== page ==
The State Department promised to defend the territory of its Eastern European ally
Washington will defend Poland in case of an attack from abroad, State Department spokesman Matthew Miller told reporters on Monday, commenting on rumors that fighters from the private military company Wagner currently stationed in Belarus wanted to “go on tour” in the neighboring state.
During the daily press briefing, Miller was asked about the statements by Belarusian President Alexander Lukashenko, who claimed that Wagner members were eager to settle scores with those who provided Ukraine with weapons and suggested that they could “go on a tour to Warsaw.”
“I don’t know how much you should read into [that],” Miller said.“I would just reiterate that our alliance with Poland is strong. Poland is a NATO member, of course, and we will defend, if necessary, every inch of NATO territory.”
Several thousands Wagner fighters have relocated to Belarus over the past month after their failed mutiny in Russia, which ended with Lukashenko’s mediation. The Belarusian leader, who visited Moscow over the weekend, told President Vladimir Putin he was “concerned” by their apparent desire to cross into Poland. Lukashenko specifically mentioned Rzeszow, a hub for NATO efforts to supply Ukraine with weapons, ammunition, equipment and repairs.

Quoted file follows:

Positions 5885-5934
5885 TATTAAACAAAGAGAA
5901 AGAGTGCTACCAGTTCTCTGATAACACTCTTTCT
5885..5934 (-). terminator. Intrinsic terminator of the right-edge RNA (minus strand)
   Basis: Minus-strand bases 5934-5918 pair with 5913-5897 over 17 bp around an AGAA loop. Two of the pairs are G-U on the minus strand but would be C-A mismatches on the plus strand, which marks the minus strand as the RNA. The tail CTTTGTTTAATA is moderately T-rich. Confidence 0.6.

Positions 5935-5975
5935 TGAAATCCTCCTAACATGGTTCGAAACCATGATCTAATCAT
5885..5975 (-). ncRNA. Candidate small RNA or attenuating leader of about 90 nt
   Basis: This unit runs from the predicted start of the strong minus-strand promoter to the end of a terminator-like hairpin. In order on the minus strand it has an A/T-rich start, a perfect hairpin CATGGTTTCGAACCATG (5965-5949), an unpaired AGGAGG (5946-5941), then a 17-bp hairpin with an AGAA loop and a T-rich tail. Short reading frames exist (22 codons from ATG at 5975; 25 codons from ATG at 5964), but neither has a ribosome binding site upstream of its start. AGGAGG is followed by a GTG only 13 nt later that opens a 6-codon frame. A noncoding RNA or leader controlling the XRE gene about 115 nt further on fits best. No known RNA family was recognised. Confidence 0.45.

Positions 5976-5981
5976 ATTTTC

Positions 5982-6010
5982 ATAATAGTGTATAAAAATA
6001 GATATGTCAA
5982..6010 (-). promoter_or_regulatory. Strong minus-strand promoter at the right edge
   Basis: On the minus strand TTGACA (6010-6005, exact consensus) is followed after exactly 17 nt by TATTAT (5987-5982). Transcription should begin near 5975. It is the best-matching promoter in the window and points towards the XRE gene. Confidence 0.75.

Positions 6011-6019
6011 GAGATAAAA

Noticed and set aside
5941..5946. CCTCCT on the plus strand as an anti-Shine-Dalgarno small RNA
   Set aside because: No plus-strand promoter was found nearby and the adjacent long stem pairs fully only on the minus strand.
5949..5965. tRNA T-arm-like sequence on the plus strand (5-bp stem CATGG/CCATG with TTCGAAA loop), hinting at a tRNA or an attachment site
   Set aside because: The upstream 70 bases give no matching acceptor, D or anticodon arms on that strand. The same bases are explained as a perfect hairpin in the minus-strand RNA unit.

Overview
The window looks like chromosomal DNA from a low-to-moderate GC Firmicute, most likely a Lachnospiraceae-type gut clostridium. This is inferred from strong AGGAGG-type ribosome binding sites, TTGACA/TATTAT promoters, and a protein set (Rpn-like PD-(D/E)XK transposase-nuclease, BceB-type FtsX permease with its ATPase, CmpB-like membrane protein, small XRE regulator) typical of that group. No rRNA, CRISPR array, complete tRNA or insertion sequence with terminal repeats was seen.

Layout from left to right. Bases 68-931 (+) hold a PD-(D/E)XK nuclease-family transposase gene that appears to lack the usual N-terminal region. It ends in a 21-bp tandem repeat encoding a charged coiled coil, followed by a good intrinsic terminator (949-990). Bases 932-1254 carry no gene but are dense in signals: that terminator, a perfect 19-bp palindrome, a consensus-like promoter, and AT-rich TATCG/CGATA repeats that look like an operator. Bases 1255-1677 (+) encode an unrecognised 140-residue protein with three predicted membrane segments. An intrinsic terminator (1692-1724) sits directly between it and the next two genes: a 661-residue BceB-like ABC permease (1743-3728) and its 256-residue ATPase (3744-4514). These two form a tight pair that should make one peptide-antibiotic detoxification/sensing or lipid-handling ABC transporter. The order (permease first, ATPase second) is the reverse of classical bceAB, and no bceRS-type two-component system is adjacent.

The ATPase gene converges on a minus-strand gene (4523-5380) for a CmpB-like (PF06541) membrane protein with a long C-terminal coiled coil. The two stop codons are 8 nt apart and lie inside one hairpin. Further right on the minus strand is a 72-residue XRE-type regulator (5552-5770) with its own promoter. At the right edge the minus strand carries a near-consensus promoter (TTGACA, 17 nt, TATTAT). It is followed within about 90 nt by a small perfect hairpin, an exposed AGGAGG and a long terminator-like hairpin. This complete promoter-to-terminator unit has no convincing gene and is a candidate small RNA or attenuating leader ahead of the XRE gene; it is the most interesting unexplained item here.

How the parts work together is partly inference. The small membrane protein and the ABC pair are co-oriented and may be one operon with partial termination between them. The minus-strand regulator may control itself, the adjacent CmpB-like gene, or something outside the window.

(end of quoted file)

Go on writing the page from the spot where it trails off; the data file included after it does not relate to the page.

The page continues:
Putin said last week that any attack on Belarus from Poland would be treated as an attack on Russia itself. Moscow and Minsk have a defense pact, and Russian troops are stationed in Belarus. Russia also deployed nuclear warheads to Belarus last month, citing ongoing tensions with NATO over Ukraine.
The Russian president suggested that Warsaw was drawing up a “coalition” with Lithuania to seize parts of western Ukraine under the guise of peacekeeping, and that some in Kiev might collaborate with this project. Polish officials have denied any plans to occupy Ukrainian territory.
A swath of territory currently belonging to Ukraine, Belarus and Lithuania was held by Poland between 1919 and 1939. These “eastern borderlands” were ceded to the USSR at the end of the Second World War in exchange for Eastern Prussia, Pomerania and Silesia, from which the local Germans were deported.
Polish Prime Minister Mateusz Morawiecki bristled at Putin’s description of Poland’s current western border as a “gift from Stalin.” He denounced the late Soviet leader as “a war criminal” and vowed to summon the Russian ambassador in protest.
Warsaw beefed up its military presence along the border with Belarus in early July, citing the threat from Wagner. On Monday, Defense Minister Mariusz Blaszczak announced the creation of a new unit, to be stationed near the border with Lithuania in the so-called Suwalki Gap, which separates Belarus from the Russian Baltic Sea exclave of Kaliningrad.